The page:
DIY + Giveaway | The Gift of Calligraphy | Botanical Wreath Illustrations

Today we're excited to share a DIY project from one of the most beautiful books I've seen in a while, The Gift of Calligraphy, A Modern Approach to Hand Lettering with 25 Projects to Give & to Keep by Maybelle Imasa-Stukuls.  As a big fan of calligraphy, I am more than honoured to share an excerpt of Maybelle's book here on the blog.  From teaching you the basics of calligraphy, and then how to use your new skills to create projects such as invitations, wall art, wrapping paper, a tote bag, even a calligraphy kit for kits, the gorgeously-styled book is interspersed with messages of inspiration, gratitude, and finding beauty in imperfection, featuring photography by Thuss and Farrel. With 25 projects in total, the book is a great way to jumpstart your own creative practice or hobby.

Update: We're hosting a giveaway for a copy of The Gift of Calligraphy on our Instagram this week to one lucky winner, (check out our post here to enter)!

The Botanical Wreath Illustrations
Reprinted with permission from The Gift of Calligraphy: A Modern Approach to Hand Lettering with 25 Projects to Give and to Keep by Maybelle Imasa-Stukuls, copyright (c) 2018. Published by Watson-Guptill, a division of Penguin Random House, Inc. Photographs (c) 2018 by Thuss + Farrell.

To develop designs for this project, start keeping a sketchbook designated for nature-inspired ideas. Don’t worry if you don’t know how to draw. You may not realize this but you have been “drawing” letters all along with your calligraphy practice! Simply note any unusual plants and floral elements that you observe in your everyday life. You don’t need to go to a botanical garden or museum—there is much to discover in your own backyard or around the neighborhood. I collect old French botany books, Diderot encyclopedias, books on naturalists like John Muir, and engravings such as those from the Linnaeus system, some of which date back to the seventeenth and eighteenth centuries. I love the handwritten information—Latin names, characteristics, and so on—in beautiful lettering.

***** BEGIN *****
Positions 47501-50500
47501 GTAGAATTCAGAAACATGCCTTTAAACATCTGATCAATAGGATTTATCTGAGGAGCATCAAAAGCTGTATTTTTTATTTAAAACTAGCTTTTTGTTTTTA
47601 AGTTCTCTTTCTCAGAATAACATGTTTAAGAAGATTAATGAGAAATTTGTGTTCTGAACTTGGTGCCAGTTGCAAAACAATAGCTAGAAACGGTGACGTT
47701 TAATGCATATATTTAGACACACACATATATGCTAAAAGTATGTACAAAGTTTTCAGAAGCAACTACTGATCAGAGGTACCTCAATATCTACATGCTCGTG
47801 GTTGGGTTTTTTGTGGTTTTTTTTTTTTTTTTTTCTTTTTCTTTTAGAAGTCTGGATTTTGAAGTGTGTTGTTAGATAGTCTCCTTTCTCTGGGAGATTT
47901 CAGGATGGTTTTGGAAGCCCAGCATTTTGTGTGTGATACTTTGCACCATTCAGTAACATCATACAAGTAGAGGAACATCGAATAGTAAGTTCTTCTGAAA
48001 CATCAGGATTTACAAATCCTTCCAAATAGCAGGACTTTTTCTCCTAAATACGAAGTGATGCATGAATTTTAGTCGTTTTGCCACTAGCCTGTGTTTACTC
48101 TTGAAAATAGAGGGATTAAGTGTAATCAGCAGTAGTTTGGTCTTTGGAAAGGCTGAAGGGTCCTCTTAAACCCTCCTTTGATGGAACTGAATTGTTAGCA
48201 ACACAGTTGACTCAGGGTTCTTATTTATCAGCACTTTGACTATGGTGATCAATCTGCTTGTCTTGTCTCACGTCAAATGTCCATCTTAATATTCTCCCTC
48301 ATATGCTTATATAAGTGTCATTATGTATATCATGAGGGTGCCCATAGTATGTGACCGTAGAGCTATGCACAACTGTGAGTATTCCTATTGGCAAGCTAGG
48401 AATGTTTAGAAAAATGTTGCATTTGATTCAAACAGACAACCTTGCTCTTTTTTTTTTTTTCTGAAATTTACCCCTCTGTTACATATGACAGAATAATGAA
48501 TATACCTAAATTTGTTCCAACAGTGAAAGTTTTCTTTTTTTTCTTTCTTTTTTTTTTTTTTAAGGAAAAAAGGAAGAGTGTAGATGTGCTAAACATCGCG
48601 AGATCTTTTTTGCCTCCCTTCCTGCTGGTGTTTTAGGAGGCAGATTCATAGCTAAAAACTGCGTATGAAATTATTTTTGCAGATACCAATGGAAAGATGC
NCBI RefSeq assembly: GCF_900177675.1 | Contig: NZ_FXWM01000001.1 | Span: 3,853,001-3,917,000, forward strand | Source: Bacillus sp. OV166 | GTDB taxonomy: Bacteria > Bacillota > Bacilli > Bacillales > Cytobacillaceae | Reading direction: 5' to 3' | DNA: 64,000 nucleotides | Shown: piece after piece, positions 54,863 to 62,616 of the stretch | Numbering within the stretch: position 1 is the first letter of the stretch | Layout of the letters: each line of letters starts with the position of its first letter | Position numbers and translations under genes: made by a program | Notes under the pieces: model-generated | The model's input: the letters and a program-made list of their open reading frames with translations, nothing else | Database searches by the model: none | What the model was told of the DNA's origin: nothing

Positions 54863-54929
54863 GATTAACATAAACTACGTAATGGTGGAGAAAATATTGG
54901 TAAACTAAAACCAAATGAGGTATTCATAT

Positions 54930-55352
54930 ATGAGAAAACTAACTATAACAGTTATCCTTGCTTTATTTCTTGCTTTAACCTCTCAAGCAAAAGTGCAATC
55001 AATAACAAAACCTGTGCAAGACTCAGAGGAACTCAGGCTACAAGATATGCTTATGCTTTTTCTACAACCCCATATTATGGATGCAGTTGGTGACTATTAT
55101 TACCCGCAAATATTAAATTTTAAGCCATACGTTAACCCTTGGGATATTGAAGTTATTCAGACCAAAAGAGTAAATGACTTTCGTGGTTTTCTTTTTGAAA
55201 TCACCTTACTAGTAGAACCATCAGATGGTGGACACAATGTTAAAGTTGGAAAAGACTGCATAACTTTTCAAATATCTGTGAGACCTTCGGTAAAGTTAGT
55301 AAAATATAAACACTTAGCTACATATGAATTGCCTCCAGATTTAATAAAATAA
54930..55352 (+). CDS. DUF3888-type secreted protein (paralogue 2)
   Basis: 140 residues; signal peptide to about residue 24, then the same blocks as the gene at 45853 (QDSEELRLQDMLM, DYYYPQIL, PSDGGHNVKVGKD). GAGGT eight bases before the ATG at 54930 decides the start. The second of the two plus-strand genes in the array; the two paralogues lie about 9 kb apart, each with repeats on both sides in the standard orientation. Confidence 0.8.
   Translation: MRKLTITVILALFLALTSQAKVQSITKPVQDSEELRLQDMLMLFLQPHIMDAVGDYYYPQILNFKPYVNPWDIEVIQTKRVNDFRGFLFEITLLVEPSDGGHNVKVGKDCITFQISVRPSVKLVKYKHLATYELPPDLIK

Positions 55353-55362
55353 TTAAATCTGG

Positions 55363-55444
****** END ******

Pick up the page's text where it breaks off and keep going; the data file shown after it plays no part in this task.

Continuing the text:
Once I have an idea of which plants and flowers I want to include in my botanical wreath project, my process starts with a traditional cut and paste—with actual scissors and tape, not a keyboard. This tactile creative process is what we learned in design school, when computer programs like Photoshop and Illustrator were just being introduced. If you have never worked this way, you may find this to be a refreshing exercise and another way to step away from the computer.

Before you begin working, surround yourself with beauty, natural light, and some fresh flowers. This always makes me feel so happy and inspired. And don’t be afraid to mix some of the fresh flowers in with your cut-and-paste process. Work with your favorite pair of scissors and colorful washi tape. Working this way allows more freedom, a break from the computer, and a new energy and positive flow. Enjoy the process and don’t be afraid of making a beautiful mess!

Skill Level 

Sketches of flowers and plants
Botanical Wreath templates (click here for download) or on page 203 of book; optional
Removable Scotch tape
Borden & Riley #234 Paris Paper for Pens (bleedproof)
Light table
Pointed pen
Black ink
Grommets; optional
Ribbon; optional

1 Decide the type of flowers and plants that you want to include in your illustration. For this wreath I envisioned mostly ferns and a few flowers such as dogwood and ranunculus. Then bring your sketches, books, and any other inspiration to a copy shop or use a multifunction printer at home. Photocopy the images you want to use in your illustration.

2 Choose the copies of the plants that you want to use for the final design. Don’t worry about the size, shape, or look of the final illustration; just pick the plants you like, and then cut them out. If you are unsure if you like one enough, cut it out anyway—you may or may not end up using it.

3 Securely tape the cutout images in a wreath shape on bleedproof paper. Play around with a few designs until you are happy with the results.

4 Using a light table and pencil, trace the taped-down composition onto a new sheet of drawing paper.

5 With pointed pen and ink, draw in the lines. Work slowly in small sections, ensuring that you don’t smudge the artwork. Allow the ink to dry completely.

6 Erase any visible pencil marks, and then add calligraphy in the center of the wreath. Add grommets and some ribbon for hanging, if desired.

The Gift of Calligraphy, A Modern Approach to Hand Lettering with 25 Projects to Give & to Keep by Maybelle Imasa-Stukuls is available at,,, or any online bookseller of your choice.

Jan Halvarson

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